I grew up a couple of miles from here and would walk past and dream not only of performing here but of going to see shows here cheaply. So I know at every level that’s it’s important to encourage young people to come to the theatre.”
Nick (NH): “Also, on the level of austerity and cuts to the Arts Council, it is an expense to the Government to help out with the arts. I’m not an economics expert but, relatively, supporting a theatre to a large company can be quite a small expense.
So the idea of big companies stepping up to sponsor, or fund, or set up, or completely run a theatrical space, I think is a relatively easy thing for them to do. Companies can help the Government out and take the heat off them. And as Henry said, there are things people want to be involved with when they have more money. It’s a really wonderful thing to be part of and to have on your company CV.”
Do theatres value the additional flexibility and creative freedom that sponsorship can bring?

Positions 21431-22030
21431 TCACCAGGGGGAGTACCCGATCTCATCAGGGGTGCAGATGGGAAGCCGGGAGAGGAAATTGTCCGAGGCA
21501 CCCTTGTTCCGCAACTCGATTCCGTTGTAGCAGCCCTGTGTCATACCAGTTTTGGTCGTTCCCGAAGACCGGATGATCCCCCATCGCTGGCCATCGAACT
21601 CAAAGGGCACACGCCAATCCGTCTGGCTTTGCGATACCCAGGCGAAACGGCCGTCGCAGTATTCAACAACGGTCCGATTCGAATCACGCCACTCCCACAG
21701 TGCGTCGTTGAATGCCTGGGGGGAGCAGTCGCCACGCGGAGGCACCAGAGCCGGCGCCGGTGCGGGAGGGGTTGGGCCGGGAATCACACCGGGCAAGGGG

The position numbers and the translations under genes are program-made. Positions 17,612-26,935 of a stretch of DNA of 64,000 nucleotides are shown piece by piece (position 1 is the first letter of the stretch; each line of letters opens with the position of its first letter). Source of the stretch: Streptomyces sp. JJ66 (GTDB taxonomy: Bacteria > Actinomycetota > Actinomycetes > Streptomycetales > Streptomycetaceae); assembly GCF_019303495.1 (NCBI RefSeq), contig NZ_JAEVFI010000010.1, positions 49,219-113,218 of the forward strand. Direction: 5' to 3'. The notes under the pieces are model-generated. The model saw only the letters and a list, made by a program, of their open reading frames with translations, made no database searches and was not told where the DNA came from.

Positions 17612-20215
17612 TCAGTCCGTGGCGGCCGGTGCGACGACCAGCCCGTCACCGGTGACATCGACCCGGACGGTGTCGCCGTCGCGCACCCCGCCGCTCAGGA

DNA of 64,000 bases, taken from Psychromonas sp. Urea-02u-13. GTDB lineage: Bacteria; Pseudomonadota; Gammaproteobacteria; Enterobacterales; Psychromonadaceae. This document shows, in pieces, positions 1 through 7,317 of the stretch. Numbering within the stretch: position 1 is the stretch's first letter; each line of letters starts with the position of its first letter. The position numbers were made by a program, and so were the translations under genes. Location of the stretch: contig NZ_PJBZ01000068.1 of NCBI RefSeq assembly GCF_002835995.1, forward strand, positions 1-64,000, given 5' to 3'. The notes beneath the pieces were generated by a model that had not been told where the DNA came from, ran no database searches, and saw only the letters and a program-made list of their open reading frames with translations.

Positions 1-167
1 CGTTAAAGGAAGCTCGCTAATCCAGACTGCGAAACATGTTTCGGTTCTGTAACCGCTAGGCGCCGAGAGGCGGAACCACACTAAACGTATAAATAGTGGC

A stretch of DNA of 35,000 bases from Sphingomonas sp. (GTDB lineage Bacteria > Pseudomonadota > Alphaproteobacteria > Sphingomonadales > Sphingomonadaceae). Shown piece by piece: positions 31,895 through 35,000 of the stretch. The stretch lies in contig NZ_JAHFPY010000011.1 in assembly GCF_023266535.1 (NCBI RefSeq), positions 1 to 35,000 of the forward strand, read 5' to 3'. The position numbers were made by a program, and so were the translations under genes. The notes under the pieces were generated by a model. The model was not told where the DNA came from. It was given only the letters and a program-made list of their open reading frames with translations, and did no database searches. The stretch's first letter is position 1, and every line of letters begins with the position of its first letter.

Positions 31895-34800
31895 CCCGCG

HG: “There’s a lot of pressure on theatres like The Old Vic, and many others, that exist outside of the state subsidy system. With sponsorships they can focus their energies, and take risks and do work that they believe in. And that’s because they’ve got a little bit less panic about being able to get audiences in because of the help they get from projects like this.
In the totality of the picture, it means the money that’s saved can be used to pay salaries, to build better sets and costumes, to do a play that might be a bit risky. So you liberate other creative work by underwriting one element of the cost imperatives of running a theatre. Plus, if people get hooked on the theatre when they’re young, if they have a good experience of the arts, they’ll come back - especially now when you can download anything straight onto your phone.”
NH: “We’re creatures of habit, aren’t we? So it’s whatever it takes to get people coming to the theatre, whether it’s because Kevin Spacey runs this building and he’s a famous movie actor and therefore that’s a reason to go, or whether it’s the discounted tickets. It just becomes something that you do, like going to the cinema or playing football in the park. Going to see plays can become habitual and then it becomes an even more solid part of culture and of life.”